How safe is chip and Pin technology?

The £1m fraud at Shell petrol stations last month raised issues about the security of chip and Pin technology, and exposed inherent weaknesses in the system.

The £1.1bn introduction of chip and Pin cards was sold to the public and the retail industry, which bore the cost of its roll-out, with the promise that it would cut the climbing card fraud bill.

The only problem is it also left the back door open to old-style fraud, and at the same time increased exposure of the Pin, security experts believe.

Despite the introduction of a more secure chip system, credit and debit cards issued in the UK still have a magnetic strip containing account information. Magnetic strips have long been known to help criminals who wish to defraud card holders. The data on the strip is not encrypted and can be easily copied, contributing to a card fraud bill of £504.8m in the UK in 2003.

Many chip and Pin installations at retailers are “hybrid terminals” which not only read data from the chip, but also read the magnetic strip. This potentially allows fraudsters to not only capture the strip information, but copy the Pin at the same time.

Last month Shell found evidence of this weakness in the chip and Pin system to its cost. Using hybrid terminals that had been tampered with, the criminals were able to copy magnetic information and capture the Pin. They then defrauded Shell service station customers of about £1m.

Most UK cash machines do not use magnetic strip information, but since copied magnetic strip and Pin information can be sent around the world, experts believe these criminals were able to clone cards and withdraw cash from US ATMs, which do not use the chip and Pin system.

Eight people have been arrested in connection with the inquiry into fraud at the Shell outlets. Shell responded to the discovery of the fraud by suspending chip and Pin payments as a precaution.

The banking association, Apacs, which is behind the introduction of chip and Pin, has attempted to deflect criticism of the chip and Pin system by arguing that the problem was unique to Shell and the type of payment pads it used.

But the vulnerability is likely to be much more widespread than a weakness with a particular manufacturer, model or retailer, said Ross Anderson, professor of security engineering at Cambridge University. “There are a lot of bad implementations and there is a lot wrong with the design,” he said.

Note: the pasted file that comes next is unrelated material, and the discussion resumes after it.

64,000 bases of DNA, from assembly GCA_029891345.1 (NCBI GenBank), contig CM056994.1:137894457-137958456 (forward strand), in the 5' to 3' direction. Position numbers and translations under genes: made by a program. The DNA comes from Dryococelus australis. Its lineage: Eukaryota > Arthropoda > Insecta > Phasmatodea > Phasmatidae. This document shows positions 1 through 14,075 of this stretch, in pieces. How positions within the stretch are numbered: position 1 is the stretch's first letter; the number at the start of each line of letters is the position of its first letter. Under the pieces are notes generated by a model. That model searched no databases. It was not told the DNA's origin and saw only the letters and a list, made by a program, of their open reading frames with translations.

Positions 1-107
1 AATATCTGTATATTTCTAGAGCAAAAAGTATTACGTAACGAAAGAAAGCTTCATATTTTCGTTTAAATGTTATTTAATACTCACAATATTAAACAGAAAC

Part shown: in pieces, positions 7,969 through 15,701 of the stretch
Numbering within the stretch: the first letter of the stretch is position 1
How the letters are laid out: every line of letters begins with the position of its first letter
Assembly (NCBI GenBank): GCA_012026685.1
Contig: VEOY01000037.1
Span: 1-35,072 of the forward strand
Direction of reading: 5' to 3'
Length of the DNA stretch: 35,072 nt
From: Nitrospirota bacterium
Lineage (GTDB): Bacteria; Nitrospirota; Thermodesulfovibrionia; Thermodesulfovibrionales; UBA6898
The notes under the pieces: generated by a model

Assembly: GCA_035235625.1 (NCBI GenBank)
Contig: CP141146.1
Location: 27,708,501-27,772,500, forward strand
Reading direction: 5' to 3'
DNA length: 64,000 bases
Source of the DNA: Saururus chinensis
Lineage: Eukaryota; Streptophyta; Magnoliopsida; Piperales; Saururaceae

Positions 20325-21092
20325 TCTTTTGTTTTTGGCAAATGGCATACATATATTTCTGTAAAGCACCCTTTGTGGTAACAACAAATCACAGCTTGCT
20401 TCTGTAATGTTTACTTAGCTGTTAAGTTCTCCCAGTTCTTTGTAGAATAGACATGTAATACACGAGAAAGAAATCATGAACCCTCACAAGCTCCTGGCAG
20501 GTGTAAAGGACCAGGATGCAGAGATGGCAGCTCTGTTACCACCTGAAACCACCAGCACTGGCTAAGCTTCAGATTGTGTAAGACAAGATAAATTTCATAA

Manufacturers may claim Pin pads are tamper resistant, but they could not withstand an attack by an agent in a well equipped laboratory, he said. “You will not find any readers in the UK that are protected to that level.”

Shell uses Trintech hybrid readers, although similar devices are made by Ingenico and Diane and sold to retailers, including at least three major UK retailers.

Hybrid systems are necessary for foreign visitors to pay in the UK, and UK cards are still issued with magnetic strips to allow UK traveller to pay abroad.

Until there is a global standard in chip and Pin, the system will be vulnerable to cross-border fraud, according to David Wray, principal consultant with independent security firm Sec-Tec.

“The fundamental concept that is flawed with chip and Pin is that it is not global. At the moment it is inconceivable that the US would join the system,” said Wray.

The introduction of chip and Pin has increased the risk of fraud in other ways. Since its introduction, there had been a significant increase in the exposure of customer Pins, because they are now used for payment in hundreds of thousands of retailers and restaurants, as well as for withdrawing cash at ATMs.

A spokeswoman for Apacs said it would not review the use of hybrid card readers or the inclusion of magnetic strips on UK chip and Pin cards. “That is going to have to be the case in a world that uses different types of technology. It is impractical for people to have separate cards or to be issued new cards when travelling abroad.”

She said fraud committed abroad on cards issued in the UK had dropped 11% in the past year. “At the moment we cannot comment on the specific Pin pad [used in the Shell case]. We did not say it was impossible for other pads to be compromised in this way. This was the only type of Pin pad that was successfully compromised. Others were stolen, but not successfully compromised. We do not know if the device in question went through the standards process.”

A spokeswoman for Shell said, “We will reintroduce chip and Pin as soon as it is possible, following consultation with the terminal manufacturer, card companies and the relevant authorities, to ensure that customers can be confident that their transactions are fully secure.”

Apacs is keen to emphasise that card fraud has dropped since the introduction of chip and Pin. Overall card fraud fell by 13% to £439.4m in 2005, and fraud committed using cloned or skimmed cards fell by 25% to £96.8m. However, card-not-present fraud, involving telephone and internet commerce climbed by 21% to £183.2m.

But a paper, co-authored by Anderson, argues that a fall in fraud could be a temporary phenomenon. Fraud in France fell after the introduction of chip and Pin in the early 1990s, but began to climb again because of cross-border fraud using magnetic strip data. In a comment prescient of the fraud suffered at Shell outlets, the paper predicted the UK would follow a similar pattern.

If it does, UK retailers are bound to begin asking why they have invested hundreds of millions of pounds in integrating chip and Pin to their point-of-sale systems.


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